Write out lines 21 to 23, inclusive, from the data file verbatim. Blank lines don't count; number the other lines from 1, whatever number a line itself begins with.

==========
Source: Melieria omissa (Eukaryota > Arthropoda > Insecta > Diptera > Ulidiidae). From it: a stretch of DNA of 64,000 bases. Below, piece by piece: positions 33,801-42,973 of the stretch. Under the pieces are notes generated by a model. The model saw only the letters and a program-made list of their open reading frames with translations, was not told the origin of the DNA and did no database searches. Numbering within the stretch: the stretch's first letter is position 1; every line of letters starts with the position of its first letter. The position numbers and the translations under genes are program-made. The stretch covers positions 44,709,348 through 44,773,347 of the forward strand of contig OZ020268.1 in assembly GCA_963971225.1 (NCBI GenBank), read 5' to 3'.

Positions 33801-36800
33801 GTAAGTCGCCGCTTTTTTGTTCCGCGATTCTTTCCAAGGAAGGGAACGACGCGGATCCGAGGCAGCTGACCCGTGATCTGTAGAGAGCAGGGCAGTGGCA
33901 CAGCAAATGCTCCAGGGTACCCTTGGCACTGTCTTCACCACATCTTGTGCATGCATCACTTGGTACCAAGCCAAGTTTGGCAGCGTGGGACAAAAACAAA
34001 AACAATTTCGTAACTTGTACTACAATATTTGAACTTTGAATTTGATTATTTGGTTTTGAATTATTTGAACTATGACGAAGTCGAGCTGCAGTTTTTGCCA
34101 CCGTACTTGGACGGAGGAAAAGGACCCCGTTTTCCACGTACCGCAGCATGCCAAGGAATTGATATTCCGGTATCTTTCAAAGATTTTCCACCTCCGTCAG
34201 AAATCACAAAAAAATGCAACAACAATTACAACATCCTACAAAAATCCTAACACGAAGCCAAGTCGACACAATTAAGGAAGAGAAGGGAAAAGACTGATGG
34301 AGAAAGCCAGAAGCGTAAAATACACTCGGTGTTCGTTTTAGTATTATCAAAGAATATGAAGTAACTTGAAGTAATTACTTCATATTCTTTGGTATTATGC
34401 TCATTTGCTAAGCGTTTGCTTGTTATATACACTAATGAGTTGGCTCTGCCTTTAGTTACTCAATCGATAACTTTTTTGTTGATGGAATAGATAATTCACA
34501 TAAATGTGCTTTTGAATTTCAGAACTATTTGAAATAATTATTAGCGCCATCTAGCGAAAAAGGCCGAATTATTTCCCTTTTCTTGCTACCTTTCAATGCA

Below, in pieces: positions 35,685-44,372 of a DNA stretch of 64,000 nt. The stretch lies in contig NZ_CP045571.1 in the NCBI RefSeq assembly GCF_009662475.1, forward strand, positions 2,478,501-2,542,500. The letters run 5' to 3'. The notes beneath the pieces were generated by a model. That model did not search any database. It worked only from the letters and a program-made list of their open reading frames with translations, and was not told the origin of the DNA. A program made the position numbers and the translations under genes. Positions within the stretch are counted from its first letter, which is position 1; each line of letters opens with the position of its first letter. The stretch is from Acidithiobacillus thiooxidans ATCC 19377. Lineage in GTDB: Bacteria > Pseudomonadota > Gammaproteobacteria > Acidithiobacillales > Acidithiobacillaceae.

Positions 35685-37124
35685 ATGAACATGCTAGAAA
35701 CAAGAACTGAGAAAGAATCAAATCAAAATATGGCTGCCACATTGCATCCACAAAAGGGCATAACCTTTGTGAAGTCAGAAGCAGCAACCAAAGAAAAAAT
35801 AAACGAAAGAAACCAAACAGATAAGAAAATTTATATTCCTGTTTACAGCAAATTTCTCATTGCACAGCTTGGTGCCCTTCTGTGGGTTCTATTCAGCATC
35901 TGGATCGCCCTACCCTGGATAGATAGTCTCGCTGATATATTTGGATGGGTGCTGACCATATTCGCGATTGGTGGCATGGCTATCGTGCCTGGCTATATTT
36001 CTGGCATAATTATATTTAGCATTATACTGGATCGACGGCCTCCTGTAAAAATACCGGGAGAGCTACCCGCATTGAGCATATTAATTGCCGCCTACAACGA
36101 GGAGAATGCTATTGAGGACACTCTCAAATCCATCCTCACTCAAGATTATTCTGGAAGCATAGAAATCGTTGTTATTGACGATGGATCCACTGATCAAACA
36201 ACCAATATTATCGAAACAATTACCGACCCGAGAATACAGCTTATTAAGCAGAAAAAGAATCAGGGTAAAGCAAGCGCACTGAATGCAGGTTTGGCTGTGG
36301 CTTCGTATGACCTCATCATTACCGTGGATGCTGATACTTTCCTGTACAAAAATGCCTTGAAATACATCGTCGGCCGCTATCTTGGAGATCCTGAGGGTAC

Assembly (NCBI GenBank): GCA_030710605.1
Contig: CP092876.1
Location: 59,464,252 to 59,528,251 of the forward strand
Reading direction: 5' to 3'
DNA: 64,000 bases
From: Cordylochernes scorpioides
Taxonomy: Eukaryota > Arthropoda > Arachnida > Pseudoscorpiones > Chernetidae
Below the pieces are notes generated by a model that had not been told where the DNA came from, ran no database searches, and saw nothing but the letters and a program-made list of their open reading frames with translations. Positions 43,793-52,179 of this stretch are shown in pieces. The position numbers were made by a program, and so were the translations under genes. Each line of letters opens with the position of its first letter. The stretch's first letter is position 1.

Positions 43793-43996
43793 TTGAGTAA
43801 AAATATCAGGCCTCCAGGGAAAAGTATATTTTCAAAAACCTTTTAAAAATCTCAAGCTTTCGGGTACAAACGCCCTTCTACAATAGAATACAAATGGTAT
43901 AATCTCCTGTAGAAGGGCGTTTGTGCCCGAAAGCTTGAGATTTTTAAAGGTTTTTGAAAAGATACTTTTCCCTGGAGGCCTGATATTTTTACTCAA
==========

Assembly (NCBI GenBank): GCA_030710605.1
Contig: CP092876.1
Location: 59,464,252 to 59,528,251 of the forward strand